If the advertiser is advertising to sell widgets (i.e., direct-response message), is his offer relevant to enough people and sufficiently compelling to get them to act on it in a timely manner? "What's in it for me?" (from the listener's perspective) is always the underlying question that needs to be answered to the listener/consumer's satisfaction. Direct-response ads usually require a great deal of frequency in a relatively short period of time, to cut through all the advertising we're exposed to during the day and make enough of an impression upon audience members who need/want/can use the product or service being offered, that they act on it in a timely manner. Fortunately, the effectiveness of this type of advertising is easier to measure. If the offer is compelling, people buy. Hopefully enough of them buy so that when all the results are in, the client has paid for his advertising (with the profits generated by those sales) and has something left over. It's always a good idea to know ahead of time how many sales he needs to make, how many dollars he needs to bring in, as a result of this investment, to call it a "success."  Jim Williams used to ask for three "grades."  C-level success was breaking even or maybe a little better; B-level success was making a profit of, say, 10% after expenses (including the cost of the advertising and the cost of the merchandise that was sold, including commissions, if any; A-level success was a profit of 20% or higher.

    This is a conversation that deals in specifics, and ought to be a part of every presentation-conversation sellers have with their direct-response advertisers. Without it, you can't measure success.


    These are not so easy to measure as DR campaigns, but that doesn't mean they're not vital to a business. In fact, for many retail and service businesses, a successful branding campaign will contribute more to their long-term success than a succession of DR campaigns over the same period. You can find lots of good information on how to create effective branding campaigns by reading or listening to successful practitioners/teachers (Roy H. Williams offers a lot of terrific resources (you can even obtain his best-selling Wizard of Ads trilogy for free); Dan O'Day sells quite a few of his copywriting seminar recordings at his site; RSC member Blaine Parker, a former radio creative guy-turned-advertising agency operator, has written a good book on the subject, and like Roy Williams, sends out a weekly email worth subscribing to and reading.) Read, learn, and then implement what you have learned.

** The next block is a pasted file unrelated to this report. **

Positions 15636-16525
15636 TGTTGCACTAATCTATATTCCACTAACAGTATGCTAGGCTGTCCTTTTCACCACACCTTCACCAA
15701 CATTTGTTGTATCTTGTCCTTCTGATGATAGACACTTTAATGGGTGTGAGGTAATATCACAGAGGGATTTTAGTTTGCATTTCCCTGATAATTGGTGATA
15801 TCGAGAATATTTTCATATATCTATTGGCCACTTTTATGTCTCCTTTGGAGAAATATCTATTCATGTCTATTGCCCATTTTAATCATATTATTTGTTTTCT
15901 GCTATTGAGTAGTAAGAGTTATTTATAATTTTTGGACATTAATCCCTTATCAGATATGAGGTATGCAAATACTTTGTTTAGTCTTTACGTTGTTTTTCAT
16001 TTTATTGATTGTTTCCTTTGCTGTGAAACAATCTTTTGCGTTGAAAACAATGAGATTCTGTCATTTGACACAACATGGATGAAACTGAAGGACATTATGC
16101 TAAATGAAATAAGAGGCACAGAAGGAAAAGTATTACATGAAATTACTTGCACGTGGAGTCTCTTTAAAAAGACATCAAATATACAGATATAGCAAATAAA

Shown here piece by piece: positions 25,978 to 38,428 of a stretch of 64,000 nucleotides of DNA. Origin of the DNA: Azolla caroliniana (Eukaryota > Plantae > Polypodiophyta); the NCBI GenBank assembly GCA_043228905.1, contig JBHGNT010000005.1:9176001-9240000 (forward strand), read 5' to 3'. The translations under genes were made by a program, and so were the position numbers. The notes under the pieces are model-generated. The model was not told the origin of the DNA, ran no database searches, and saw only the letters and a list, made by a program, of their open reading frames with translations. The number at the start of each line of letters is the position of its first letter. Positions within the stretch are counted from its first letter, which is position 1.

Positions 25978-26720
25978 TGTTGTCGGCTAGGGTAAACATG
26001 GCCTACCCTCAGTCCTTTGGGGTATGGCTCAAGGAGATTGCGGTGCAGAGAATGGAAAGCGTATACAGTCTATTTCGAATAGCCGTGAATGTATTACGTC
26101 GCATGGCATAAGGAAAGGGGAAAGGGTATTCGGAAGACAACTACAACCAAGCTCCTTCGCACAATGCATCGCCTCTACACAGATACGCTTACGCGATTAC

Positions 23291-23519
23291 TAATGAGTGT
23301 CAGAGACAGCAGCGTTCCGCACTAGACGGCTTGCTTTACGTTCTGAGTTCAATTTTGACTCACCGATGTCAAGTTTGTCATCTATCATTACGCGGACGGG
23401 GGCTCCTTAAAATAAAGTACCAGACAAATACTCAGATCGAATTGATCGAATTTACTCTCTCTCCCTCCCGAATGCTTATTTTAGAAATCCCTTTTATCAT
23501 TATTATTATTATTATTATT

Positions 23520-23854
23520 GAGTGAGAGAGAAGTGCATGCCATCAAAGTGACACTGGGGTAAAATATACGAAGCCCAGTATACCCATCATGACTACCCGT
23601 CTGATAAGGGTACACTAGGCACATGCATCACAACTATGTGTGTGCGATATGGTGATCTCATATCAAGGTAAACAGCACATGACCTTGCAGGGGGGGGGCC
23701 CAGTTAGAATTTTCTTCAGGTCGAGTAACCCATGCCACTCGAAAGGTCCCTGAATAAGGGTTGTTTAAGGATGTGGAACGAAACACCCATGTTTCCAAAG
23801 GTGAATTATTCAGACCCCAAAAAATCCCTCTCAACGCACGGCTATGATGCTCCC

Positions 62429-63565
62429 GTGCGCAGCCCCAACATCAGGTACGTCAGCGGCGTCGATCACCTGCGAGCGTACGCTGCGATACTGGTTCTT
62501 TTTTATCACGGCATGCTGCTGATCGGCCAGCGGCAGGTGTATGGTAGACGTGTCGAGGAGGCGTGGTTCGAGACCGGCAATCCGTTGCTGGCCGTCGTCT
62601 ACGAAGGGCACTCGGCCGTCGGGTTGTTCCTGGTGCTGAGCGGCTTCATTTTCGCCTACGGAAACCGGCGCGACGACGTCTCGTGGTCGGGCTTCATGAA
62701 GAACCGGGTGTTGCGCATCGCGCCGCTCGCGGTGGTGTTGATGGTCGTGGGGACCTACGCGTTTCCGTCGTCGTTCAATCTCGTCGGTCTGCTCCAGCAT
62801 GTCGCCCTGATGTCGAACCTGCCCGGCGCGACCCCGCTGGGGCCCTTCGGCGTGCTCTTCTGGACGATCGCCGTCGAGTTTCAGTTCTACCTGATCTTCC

I don't believe that the principles of effective marketing differ from one format to the next. To think that somehow you're different from other stations in this regard may only lead you on a wild goose chase.

    To drive this home, please read the following two articles. The first, an old interview with Roy Williams, shares Roy's early radio sales experience, working for a small Christian music station that didn't have good ratings, etc. - and how he was forced to learn to create advertising that moved the needle for his clients. The second piece, a Monday Morning Memo from 2008, illustrates the singular importance of the client's message.  Good stuff - see for yourself!